Australian Labor Party and unions pretend to oppose corporate offensive on workers’ jobs, pay and conditions

Desperate to halt the collapse of what remains of their working class support, the Australian Labor Party and its associated trade union bureaucrats are trying to portray themselves as workers’ champions in the face of the intensifying government-corporate assault on working conditions.

Having policed every attack on workers’ jobs, wages and basic rights for decades, and joined hands even more closely with the employers and the Liberal-National Coalition government since the onset of the COVID-19 pandemic, they are terrified of the prospect of rank-and-file opposition, such as that by the Coles warehouse workers at Smeaton Grange in southwest Sydney.

This week, the Coles workers rejected a sell-out deal proposed by the United Workers Union that would close their facility and destroy the majority of their jobs. Their stand, in defying a near three-month lockout by the supermarket giant, could become a trigger for a broader revolt by workers against the government-employer exploitation of the global pandemic to further radically restructure workplace relations at workers’ expense.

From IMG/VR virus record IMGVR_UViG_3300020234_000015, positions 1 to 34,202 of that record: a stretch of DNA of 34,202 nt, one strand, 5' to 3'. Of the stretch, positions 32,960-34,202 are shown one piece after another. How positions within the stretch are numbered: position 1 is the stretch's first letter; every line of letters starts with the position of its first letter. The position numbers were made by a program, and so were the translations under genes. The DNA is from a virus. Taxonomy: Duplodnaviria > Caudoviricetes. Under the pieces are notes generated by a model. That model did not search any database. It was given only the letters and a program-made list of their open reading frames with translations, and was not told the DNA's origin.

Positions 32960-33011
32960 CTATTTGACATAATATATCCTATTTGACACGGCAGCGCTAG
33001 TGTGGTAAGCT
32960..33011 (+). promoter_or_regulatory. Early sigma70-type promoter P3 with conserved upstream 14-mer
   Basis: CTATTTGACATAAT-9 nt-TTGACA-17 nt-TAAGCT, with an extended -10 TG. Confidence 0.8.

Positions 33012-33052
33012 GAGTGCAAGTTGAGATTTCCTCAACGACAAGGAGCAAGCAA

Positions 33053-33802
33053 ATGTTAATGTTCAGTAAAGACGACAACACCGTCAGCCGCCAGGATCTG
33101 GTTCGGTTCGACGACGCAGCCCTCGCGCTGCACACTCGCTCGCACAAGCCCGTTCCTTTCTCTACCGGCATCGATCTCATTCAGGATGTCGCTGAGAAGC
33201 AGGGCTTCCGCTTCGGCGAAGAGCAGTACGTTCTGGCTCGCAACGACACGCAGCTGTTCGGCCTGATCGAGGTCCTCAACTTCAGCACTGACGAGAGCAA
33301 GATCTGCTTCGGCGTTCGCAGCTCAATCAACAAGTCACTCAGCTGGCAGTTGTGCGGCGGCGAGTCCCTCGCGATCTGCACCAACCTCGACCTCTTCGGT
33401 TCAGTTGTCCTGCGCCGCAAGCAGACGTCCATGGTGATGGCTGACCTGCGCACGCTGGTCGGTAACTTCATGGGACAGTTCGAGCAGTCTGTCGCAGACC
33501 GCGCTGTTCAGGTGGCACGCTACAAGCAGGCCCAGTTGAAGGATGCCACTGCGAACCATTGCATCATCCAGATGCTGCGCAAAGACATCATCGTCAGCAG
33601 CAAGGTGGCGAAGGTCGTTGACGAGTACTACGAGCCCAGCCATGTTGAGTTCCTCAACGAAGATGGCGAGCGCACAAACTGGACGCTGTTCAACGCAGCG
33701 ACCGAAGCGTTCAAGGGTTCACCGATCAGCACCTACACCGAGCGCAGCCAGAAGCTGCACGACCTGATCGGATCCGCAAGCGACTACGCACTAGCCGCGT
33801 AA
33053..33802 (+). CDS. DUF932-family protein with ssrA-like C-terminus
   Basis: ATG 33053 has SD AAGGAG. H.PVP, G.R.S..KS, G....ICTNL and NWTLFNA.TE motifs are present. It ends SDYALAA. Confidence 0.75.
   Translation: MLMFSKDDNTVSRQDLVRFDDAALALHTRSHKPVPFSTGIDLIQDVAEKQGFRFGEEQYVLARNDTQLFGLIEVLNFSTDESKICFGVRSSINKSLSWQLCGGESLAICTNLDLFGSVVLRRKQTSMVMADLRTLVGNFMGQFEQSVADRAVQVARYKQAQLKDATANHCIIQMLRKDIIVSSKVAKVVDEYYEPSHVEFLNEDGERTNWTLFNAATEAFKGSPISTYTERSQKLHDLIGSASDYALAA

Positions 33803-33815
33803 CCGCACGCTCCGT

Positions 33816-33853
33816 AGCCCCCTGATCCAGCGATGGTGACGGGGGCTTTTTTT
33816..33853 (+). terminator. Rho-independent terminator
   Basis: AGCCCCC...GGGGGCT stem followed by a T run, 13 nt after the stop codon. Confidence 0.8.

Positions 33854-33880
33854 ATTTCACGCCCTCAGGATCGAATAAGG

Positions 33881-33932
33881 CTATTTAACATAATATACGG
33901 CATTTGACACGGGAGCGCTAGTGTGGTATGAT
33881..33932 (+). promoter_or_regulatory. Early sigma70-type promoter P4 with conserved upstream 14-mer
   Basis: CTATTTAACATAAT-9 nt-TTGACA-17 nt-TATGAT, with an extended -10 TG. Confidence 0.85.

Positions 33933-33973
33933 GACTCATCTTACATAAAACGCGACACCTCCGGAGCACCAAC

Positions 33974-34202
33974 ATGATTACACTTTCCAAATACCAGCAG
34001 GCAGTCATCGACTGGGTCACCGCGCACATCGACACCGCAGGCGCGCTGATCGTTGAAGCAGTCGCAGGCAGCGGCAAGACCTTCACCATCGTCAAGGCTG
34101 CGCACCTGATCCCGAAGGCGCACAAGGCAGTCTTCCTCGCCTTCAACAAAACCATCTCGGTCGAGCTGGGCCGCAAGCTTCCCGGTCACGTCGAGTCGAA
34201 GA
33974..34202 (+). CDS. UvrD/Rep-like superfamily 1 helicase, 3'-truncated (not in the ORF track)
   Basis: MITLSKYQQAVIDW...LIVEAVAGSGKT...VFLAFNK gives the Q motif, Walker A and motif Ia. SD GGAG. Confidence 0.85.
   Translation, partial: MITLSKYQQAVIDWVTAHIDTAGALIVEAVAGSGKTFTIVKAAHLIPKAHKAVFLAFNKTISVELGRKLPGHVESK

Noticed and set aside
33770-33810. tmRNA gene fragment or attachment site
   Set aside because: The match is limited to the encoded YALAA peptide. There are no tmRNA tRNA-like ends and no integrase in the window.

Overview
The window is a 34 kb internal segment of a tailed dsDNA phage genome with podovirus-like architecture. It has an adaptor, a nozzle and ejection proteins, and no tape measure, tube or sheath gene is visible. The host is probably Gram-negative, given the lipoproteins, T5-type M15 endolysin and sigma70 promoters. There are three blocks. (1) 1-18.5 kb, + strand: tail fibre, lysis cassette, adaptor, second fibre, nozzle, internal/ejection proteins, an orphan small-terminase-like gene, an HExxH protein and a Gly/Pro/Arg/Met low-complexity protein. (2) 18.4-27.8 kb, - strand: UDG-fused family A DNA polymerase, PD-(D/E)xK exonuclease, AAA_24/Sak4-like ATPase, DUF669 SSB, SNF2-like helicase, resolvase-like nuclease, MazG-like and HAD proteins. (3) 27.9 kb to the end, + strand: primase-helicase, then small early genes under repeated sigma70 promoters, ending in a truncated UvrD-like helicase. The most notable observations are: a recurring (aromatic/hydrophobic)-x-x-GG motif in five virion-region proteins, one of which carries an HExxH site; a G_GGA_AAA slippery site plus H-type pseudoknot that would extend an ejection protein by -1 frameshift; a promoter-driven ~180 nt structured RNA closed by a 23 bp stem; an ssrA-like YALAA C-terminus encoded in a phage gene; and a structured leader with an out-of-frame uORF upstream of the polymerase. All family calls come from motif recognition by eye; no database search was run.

After propping up Prime Minister Scott Morrison’s government for more than a year, following the 2019–20 bushfire catastrophe and the onset of the pandemic, the Labor and union leaders are now attempting to distance themselves from the Coalition by proclaiming that they will oppose its omnibus industrial relations bill.

The bill contains sweeping measures to further destroy workers’ conditions. These include provisions for “greenfields” employer-union agreements on new projects, to be struck without any consultation with workers, that will lock the workforce into whatever sub-standard conditions are accepted by the unions, for up to eight years without any right to strike. They also feature the effective scrapping of the “better off overall test” (BOOT) that supposedly requires new union-negotiated enterprise agreements to not disadvantage workers.

Labor Party leader Anthony Albanese, whose position is increasingly under threat, is cynically hoping to use the issue to head off the growing moves within the party’s parliamentary caucus to dump him. “We will not vote for any legislation that cuts wages or cuts conditions such as penalty rates,” he declared this week, while not ruling out accepting the government’s bill with amendments.